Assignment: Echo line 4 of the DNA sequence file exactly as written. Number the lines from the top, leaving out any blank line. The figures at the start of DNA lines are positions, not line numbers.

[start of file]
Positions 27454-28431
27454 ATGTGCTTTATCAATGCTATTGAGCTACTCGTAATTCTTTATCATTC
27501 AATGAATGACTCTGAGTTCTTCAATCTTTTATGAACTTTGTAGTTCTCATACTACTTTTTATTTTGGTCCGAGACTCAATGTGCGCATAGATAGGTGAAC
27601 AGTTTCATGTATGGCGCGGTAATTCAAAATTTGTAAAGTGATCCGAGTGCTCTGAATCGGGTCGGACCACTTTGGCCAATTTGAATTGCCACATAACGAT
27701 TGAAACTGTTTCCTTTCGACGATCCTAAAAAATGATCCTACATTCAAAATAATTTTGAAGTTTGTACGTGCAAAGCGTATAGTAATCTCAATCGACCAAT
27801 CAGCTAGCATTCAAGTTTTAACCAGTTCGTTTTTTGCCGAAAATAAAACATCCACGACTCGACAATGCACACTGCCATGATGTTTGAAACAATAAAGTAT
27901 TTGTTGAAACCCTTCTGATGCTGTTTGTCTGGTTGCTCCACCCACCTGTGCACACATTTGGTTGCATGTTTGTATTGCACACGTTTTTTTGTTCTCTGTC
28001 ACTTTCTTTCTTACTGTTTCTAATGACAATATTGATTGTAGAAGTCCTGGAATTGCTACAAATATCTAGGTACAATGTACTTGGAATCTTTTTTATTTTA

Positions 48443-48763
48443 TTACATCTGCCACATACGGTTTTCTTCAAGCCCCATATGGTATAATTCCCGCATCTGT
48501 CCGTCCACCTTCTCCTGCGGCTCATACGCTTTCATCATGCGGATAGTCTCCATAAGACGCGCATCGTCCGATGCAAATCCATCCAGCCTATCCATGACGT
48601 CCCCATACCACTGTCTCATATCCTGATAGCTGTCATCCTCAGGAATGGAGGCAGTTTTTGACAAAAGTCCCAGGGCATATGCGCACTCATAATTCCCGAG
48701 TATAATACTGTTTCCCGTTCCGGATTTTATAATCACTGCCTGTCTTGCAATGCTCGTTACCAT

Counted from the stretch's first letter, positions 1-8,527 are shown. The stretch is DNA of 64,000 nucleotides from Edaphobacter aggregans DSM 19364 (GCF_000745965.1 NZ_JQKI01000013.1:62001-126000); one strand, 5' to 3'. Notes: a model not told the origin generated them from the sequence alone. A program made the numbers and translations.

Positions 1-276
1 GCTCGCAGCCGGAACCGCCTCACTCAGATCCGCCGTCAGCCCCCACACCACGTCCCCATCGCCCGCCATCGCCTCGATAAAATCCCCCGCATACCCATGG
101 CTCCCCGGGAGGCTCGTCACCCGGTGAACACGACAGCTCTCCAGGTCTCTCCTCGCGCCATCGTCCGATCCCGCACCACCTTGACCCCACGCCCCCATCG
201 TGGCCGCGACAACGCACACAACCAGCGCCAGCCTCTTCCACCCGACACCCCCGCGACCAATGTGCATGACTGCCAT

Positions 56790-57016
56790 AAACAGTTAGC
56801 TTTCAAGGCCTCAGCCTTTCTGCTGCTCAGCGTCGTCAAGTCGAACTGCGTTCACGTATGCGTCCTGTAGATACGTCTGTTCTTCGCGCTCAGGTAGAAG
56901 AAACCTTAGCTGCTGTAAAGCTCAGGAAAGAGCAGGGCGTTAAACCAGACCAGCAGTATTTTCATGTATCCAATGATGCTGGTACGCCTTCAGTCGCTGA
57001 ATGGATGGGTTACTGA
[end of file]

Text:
27601 AGTTTCATGTATGGCGCGGTAATTCAAAATTTGTAAAGTGATCCGAGTGCTCTGAATCGGGTCGGACCACTTTGGCCAATTTGAATTGCCACATAACGAT